Shipping News’ Jason Noble Is Inspired By: Vietnam Kitchen

One constant over the past 17 years of MAGNET has been the music of Jason Noble. First with the post-hardcore Rodan, then the classically inclined Rachel’s, the post-rock Shipping News and the theatrically concerned Young Scamels, Noble has always been involved with projects that interested and challenged us. Noble has two new releases: a live Shipping News album, One Less Heartless To Fear (Karate Body/Noise Pollution), and the debut LP from the Young Scamels, Tempest (File 13). Unfortunately, creating music is hardly the main concern for Noble these days. The 39-year-old Louisville, Ky., native was diagnosed with synovial sarcoma, a rare form of cancer, 15 months ago and is currently battling the disease with the determination, positive energy and modesty he has always displayed in his two-decade musical career. MAGNET is proud to have Noble guest editing our website all week. Read our Q&A with him.

“Vietnam Kitchen: Louisville’s Treasure”
Noble: Louisville is a town with an uncommonly diverse and interesting dining scene. While it might seem like we’re overrun with chain stores and national restaurants, there’s actually an amazing collection of unique places to eat, locally created and lovingly supported. My personal favorite is Vietnam Kitchen, located on the southern side of the city. People from all over town meet in the laid-back and spacious dining room, expanded to about twice its original size nowadays to meet the growing demand. Started by Alex and Kim Lam more than 15 years ago, Vietnam Kitchen is the first place we ever take out of town visitors. Great on a casual weekday, awesome for weekends and birthdays, perfect on a Sunday afternoon in autumn (especially after a robust and chilly visit to the top of the hills in nearby Iroquois Park). Locals hold dearly to their favorite dishes, almost always recalled by menu number. (I’m a J4 with tofu, A12, K6 and K7 guy; my wife loves the F9 green curry.) There’s also the mighty avocado milkshake (we suggest it with coconut milk) and the luxurious Café Sua Da (cà phê sữa đá): Vietnamese coffee with sweetened condensed milk. I trust my more carnivorous friends when they say the catfish in a clay pot is heavenly, but this place is also a vegan/vegetarian paradise. Vietnam Kitchen is located in Iroquois Manor (which features a rather amazing ’50s-era neon sign) and is open everyday except Wednesday, so plan ahead if you can. No trip to Louisville is complete without a visit to VK.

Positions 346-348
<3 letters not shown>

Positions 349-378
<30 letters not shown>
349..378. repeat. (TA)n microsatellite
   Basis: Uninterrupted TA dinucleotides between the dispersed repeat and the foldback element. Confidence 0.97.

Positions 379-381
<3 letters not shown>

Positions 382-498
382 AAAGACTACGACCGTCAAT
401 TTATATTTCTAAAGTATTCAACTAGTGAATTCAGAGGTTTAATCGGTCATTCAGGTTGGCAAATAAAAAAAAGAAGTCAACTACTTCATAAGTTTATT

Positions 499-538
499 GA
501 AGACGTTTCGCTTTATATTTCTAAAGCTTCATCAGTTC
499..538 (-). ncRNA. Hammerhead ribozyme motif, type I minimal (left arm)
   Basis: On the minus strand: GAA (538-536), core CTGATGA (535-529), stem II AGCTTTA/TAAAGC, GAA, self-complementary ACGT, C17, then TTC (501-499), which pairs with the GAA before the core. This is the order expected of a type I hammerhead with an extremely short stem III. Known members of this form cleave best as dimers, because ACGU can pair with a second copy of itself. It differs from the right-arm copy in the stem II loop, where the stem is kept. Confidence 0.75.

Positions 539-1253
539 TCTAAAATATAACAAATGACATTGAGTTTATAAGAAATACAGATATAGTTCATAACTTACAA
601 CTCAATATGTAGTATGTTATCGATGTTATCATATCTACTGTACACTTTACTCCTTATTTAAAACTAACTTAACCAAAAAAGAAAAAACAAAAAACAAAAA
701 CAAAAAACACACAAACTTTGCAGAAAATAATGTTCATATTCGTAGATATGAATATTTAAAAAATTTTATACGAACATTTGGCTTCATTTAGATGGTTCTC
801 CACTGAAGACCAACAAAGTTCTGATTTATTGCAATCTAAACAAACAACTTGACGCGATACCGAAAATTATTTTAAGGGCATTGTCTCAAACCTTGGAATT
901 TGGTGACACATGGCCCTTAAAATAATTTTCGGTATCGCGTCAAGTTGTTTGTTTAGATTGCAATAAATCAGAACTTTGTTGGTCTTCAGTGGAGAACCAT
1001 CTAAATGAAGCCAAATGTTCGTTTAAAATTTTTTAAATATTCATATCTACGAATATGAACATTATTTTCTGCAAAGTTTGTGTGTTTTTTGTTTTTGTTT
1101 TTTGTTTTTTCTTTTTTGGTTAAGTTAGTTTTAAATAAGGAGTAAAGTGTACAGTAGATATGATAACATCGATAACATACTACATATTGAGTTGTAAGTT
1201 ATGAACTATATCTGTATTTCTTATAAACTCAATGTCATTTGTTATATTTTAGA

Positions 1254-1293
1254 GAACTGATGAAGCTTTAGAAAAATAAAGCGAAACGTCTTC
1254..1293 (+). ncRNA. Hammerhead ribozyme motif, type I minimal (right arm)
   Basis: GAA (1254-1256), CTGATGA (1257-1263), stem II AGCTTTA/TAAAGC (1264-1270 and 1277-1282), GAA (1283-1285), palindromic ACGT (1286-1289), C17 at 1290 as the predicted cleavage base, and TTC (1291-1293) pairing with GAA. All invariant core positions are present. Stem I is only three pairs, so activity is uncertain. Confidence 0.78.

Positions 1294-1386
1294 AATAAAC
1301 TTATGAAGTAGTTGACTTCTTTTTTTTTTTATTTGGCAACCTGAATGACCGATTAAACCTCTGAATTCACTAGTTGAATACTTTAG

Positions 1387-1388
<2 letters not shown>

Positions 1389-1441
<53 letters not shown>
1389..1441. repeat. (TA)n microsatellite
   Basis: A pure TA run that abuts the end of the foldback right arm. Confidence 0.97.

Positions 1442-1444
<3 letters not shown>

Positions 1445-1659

Menu after the jump.

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